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Protecting Your Ideas part 2

by dynamaxbusiness

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A copyright is a form of legal protection for "original works of authorship." Screenplays, music, employee handbooks and commercial brochures are examples of work that is eligible for copyright protection, giving owners the exclusive right to reproduce, distribute, publicly perform and display their work. Legal protection is extended as soon as the work is created. Registration provides the owner with establishing public awareness of its use.


Understanding Copyright Law


Need an answer that can't be found on the U.S. Copyright Office Web site? Copyright information in plain English can be found at Visit the U.S. Copyright Office for answers to frequently asked questions about copyright law and usage.


Copyrights Contact:


U.S. Library of Congress

James Madison Memorial Building

Washington, D.C. 20559

(202) 707-9100 - Order Line

(202) 707-3000 - Information Line




For businesses, trademarks are one of the most valuable forms of intellectual property. A trademark is any word, combination of words, or symbol attached to a product or service. It is the chief means of identification for a product or service, which when marketed, becomes a brand. Because success for most businesses depends on how recognizable their brand becomes, taking the steps to protect trademarks from imitators is critical.


Search, Registration and Filing


The U.S. Patent and Trademark Office is the primary source of patent and trademark

registration protection used by U.S. and international businesses.


To register a trademark contact:


U.S. Department of Commerce

Trademark Office

2021 Jefferson Davis Highway

Arlington, Virginia 22202

(703) 305-8341 or (800) 786-9199


Federal vs. State


Federal intellectual property registration entitles the owner to use trademarks, patents and copyright throughout the United States, and provides some protection internationally as well. State governments also allow for the registration of intellectual property, although the protection provided is comparatively limited. Furthermore, most state governments will only register trademarks and will not allow the registration of copyrights or patents.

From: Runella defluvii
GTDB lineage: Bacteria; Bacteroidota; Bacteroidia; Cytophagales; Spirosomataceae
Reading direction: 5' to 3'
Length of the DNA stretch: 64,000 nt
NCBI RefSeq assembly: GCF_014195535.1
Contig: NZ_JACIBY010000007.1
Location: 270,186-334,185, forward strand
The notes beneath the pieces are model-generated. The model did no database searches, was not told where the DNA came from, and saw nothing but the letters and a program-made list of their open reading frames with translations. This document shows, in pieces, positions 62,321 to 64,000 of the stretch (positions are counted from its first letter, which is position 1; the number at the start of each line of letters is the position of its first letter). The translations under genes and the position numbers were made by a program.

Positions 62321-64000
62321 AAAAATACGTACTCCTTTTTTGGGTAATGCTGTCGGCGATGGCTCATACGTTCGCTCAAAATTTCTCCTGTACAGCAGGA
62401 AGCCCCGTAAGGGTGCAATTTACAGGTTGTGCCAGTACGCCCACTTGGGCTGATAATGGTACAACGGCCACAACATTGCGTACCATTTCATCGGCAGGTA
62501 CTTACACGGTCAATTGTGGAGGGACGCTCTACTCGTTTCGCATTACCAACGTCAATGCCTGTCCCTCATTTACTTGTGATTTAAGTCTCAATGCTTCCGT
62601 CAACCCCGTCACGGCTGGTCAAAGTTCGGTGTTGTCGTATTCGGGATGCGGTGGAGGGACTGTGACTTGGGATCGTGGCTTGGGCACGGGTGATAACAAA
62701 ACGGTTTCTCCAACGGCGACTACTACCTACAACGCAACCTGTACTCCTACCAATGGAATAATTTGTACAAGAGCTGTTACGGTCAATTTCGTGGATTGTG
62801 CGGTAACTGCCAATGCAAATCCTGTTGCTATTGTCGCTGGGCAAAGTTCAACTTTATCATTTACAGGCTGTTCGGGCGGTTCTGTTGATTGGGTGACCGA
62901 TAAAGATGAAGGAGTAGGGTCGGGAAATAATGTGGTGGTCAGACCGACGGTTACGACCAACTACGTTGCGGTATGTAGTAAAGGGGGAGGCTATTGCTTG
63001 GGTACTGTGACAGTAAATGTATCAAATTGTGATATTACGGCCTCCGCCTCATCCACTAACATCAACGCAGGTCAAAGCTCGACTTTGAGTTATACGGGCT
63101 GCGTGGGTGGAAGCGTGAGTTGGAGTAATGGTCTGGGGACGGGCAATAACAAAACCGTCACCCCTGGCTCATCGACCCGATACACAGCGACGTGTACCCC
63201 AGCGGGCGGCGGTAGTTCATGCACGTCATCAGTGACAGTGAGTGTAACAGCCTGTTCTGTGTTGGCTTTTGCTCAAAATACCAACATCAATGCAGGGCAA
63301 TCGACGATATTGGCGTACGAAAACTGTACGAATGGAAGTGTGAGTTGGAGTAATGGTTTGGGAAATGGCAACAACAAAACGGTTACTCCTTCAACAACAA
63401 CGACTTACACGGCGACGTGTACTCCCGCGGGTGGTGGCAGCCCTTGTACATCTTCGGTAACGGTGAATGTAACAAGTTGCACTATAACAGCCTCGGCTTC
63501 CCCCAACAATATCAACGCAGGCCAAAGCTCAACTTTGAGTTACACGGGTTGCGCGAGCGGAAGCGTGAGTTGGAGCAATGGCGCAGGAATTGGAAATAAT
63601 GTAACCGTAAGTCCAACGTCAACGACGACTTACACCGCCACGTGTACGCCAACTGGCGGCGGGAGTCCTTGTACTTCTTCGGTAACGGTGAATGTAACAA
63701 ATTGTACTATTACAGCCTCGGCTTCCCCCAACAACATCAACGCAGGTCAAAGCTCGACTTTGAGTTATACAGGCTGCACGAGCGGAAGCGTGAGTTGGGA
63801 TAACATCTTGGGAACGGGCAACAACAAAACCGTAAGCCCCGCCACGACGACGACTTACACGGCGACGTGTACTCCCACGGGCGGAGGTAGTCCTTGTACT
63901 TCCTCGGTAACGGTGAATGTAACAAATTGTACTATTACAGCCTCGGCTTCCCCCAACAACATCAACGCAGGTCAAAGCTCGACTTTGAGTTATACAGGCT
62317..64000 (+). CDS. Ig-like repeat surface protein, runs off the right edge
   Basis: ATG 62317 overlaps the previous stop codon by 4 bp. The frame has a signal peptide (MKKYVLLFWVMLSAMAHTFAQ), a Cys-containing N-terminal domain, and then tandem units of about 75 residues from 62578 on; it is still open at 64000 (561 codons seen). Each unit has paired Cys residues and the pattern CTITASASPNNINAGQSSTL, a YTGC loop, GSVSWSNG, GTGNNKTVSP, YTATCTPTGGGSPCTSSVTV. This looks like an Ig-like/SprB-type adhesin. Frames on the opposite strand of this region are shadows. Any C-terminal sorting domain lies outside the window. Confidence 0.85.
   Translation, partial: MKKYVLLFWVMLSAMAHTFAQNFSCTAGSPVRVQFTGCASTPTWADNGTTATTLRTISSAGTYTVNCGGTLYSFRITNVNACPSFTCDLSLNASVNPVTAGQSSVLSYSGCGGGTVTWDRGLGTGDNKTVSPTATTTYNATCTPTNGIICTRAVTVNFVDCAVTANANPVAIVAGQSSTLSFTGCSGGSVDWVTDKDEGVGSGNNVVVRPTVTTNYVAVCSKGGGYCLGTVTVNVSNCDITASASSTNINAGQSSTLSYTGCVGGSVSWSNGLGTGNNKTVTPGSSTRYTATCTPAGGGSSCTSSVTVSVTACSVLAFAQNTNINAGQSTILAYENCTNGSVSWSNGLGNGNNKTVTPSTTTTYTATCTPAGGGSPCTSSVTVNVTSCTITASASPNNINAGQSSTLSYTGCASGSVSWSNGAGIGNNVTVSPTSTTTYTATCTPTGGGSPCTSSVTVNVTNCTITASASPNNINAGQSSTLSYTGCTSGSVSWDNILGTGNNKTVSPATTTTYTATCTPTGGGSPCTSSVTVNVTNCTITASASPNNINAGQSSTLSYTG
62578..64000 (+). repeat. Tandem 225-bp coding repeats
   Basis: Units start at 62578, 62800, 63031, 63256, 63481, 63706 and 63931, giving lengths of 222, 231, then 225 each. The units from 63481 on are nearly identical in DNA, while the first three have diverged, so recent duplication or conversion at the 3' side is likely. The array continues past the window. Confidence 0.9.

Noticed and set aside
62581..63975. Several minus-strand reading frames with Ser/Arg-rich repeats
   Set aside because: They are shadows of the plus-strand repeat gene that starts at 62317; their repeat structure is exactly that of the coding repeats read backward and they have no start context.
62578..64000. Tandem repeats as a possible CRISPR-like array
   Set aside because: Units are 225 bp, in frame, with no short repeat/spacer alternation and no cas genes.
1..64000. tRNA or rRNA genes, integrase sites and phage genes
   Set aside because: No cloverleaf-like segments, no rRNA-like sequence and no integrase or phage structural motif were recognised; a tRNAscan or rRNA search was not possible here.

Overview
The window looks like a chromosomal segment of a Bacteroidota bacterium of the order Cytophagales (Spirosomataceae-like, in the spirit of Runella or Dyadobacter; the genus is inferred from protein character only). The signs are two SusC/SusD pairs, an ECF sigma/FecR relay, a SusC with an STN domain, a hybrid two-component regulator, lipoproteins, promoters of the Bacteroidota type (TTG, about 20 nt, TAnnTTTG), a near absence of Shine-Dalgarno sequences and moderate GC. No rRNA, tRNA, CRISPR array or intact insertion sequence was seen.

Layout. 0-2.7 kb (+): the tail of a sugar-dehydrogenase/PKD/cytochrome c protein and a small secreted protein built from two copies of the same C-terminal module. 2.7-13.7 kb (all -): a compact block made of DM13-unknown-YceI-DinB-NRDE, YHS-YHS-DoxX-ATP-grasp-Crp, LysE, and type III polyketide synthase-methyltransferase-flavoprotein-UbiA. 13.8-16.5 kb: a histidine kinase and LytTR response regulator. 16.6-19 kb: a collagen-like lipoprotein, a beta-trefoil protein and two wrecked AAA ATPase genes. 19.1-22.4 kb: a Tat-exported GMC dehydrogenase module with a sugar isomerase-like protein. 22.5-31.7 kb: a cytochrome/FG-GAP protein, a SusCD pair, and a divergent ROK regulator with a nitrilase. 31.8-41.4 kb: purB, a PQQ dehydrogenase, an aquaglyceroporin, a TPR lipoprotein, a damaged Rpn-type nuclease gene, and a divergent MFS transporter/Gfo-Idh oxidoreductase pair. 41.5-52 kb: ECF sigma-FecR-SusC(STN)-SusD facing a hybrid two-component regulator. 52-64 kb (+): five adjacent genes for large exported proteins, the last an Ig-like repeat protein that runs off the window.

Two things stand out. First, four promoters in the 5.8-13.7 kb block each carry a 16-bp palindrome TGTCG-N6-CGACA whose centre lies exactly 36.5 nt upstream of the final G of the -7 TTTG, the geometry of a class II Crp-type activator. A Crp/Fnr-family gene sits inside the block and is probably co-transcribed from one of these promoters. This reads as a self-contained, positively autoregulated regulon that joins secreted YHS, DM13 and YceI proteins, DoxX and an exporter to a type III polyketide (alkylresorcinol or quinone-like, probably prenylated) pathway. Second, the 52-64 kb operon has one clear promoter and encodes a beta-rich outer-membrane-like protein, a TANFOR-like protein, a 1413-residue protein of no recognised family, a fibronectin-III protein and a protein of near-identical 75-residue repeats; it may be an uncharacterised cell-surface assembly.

Federal Registration


The U.S. Patent and Trademark Office is the primary source of patent and trademark registration protection used by U.S. and international businesses. The U.S. Copyright Office is the authority concerning U.S. Copyright law and filing procedures.


State Registration. In most states, intellectual property registrations are done through the Secretary of State's Office. Use to find the authority in your state. Caution: Federally registered trademarks may conflict with and supersede state registered business and product names. Businesses are encouraged to check for conflicts with federal trademarks.


Intellectual Property


Intellectual property is often worth more to a business than its tangible assets. Consisting of business strategies, images, concepts and ideas, lawful protection of intellectual property predates the U.S. Constitution. Now protected by patents, trademarks, copyrights and trade secrets, businesses must take the appropriate steps to ensure that their intellectual property is kept safe from competing businesses, defecting partners and even employees. Intellectual property law covers a very broad spectrum of legal issues involving contracts, patents, trademarks, copyrights and more. The level of expertise of lawyers specializing in these areas can vary from generalists in the field to experts in sub-specialties that may range from information technology (“IT”) to entertainment law.




To register a patent, contact:


Asst. Commissioner for Trademarks, Patent Applications

Washington, D.C. 20231

(800) 786-9199

Also, visit their web site at


New and useful inventions can be protected by a U.S. patent. Professional assistance from a patent attorney is strongly urged because patent procedures are detailed and technical. A patent search is performed to see if a patent currently exists on the same or nearly the same device and, if not, to make proper application with the Patent Office.


Note: Only attorneys and agents registered with the U.S. Patent Office may represent inventors. The office has geographical and alphabetical listings of the more than 11,000 registered agents. Only these agents may perform patent searches in the patent office. Inventors or their attorneys can make arrangements with one of those agents. U.S. patents are issued by the Assistant Commissioner of Patents, Washington, D.C. Additional information is provided in the publication, General Information Concerning Patents and other publications distributed through the U.S. Patent and Trademark Office.




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